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The A&E guy called to say he had spoken to GE Technical and that the unit is operating as designed. (85 degree air coming out).
 
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Old 11-18-08, 02:56 PM
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A&E repair person did not come to the house. He called GE Technical and it was determined from their spec sheet that 85 degree air is the max that will come out of this unit.

This was not disclosed on GE literature I saw before buying this unit.

As previously mentioned it showed 1380 watts for the heater watts and 12 amps. Also 4100 BTUH-AHAM-1R for heating capacity.

Is 4100 BTU/hour a relatively low number for heating a 250 sq ft (bathroom closed off), room?
 
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Old 11-18-08, 09:15 PM
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Originally Posted by YaddaYadda View Post
As previously mentioned it showed 1380 watts for the heater watts and 12 amps. Also 4100 BTUH-AHAM-1R for heating capacity.

Is 4100 BTU/hour a relatively low number for heating a 250 sq ft (bathroom closed off), room?
If it gets cold (freezing or below) 4100BTU isn't likely to be enough to heat 250sq ft. Its hard to give you an exact answer because it depends on the number of exterior walls, number and type of windows, insulation, etc. You need to perform a heat loss calculation to get an exact answer. Offhand I'd say you need at least double the BTUs.

As an example I have a 2300sqft house matched to a 90K BTU furnace. The heat loss calc for my house says it will heat the house at 68 degrees down to -20F. 90K/2300 = 39 BTU per foot. Your working with 16 BTU per foot, which is less than half of what I have.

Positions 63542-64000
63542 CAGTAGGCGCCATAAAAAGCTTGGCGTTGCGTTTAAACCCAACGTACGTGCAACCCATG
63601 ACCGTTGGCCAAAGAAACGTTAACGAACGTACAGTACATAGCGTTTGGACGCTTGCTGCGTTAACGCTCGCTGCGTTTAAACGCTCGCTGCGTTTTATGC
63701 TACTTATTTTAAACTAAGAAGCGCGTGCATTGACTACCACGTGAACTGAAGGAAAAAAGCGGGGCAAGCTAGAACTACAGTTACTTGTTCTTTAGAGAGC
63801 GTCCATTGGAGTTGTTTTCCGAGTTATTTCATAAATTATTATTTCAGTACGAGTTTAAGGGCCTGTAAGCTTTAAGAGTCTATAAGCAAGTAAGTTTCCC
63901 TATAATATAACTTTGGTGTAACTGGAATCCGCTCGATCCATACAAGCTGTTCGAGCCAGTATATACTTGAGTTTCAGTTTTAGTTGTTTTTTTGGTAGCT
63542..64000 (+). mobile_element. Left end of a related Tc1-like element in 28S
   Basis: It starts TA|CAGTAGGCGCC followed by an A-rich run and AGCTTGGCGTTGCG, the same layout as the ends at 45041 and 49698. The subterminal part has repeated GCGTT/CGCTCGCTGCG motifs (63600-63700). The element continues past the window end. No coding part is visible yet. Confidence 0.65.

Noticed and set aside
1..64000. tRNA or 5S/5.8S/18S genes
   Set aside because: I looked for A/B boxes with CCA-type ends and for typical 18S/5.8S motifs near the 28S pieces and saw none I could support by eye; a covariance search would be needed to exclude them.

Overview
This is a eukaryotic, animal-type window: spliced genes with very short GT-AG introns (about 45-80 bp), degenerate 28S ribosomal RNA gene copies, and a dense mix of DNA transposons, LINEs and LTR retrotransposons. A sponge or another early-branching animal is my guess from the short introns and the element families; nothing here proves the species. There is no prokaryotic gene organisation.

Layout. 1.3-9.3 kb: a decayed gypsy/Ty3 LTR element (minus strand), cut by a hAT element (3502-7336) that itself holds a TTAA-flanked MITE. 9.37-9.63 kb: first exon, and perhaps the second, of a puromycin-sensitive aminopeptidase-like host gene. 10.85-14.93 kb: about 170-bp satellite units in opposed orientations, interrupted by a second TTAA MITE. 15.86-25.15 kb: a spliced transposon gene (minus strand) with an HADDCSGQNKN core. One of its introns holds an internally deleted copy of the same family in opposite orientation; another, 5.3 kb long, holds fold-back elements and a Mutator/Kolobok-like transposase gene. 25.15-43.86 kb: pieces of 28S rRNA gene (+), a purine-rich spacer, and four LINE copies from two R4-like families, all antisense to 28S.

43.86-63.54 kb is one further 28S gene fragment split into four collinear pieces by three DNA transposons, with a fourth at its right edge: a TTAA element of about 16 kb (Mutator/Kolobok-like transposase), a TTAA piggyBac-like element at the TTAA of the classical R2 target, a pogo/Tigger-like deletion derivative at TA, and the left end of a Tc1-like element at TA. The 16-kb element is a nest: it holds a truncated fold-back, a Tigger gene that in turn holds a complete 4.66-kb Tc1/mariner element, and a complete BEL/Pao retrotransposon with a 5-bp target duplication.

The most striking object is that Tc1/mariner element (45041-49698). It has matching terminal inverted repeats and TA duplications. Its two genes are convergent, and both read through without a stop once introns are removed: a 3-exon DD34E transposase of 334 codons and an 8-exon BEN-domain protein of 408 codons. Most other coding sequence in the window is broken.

-Doug

-Doug
 
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Old 11-25-08, 11:23 AM
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Other than Doug's reply, I can see why this is the Do it YOURSELF forum.

I did get the GE heated air above 85 degrees yesterday. Up to about 95-100 degrees. The trick is to use a Vornado heater first, to get the inside temp up to about 70 degrees, THEN turn on the GE unit.

Previously, the inside temp was in the 55-60 degree level.

The air being vented outside, thru the unit, is cold. Right now the vented air is about 40 degrees, the outside temp is about 40 degrees and the inside air is 70 degrees. The GE unit is putting out 85 degree air with the Vornado on.

So does this not sound like a heat pump? Extracting heat from 70 degree air and pushing out 85 degree air and expelling 40 degree air outside.

GE promoted this in their literature as a "Heat/Cool" unit.

Any comments would be appreciated.
 
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Old 11-25-08, 10:42 PM
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Drawing only from my own experience the air blown across my heat pump coils is always noticeably lower than the outside temperature in heat mode. Maybe with a smaller unit its just not as noticeable?

There is an easy answer to whether its a heat pump or not though. Is the compressor running in heat mode? If it is then its a heat pump.

-Doug
 
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Old 11-26-08, 07:26 AM
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Other than Doug's reply, I can see why this is the Do it YOURSELF forum.

LOL now that is funny right there LOL

You might consider this a sounding board hossfly. There are people here that will try to help you to do something, but very few that will DO IT FOR YOU. Have to pay for that ole DO IT FOR YOU type of thing. There is a Radio Talk Show host in my area and his favorite thing is to mention to all listeners that the advice they receive is probably worth what they pay for it.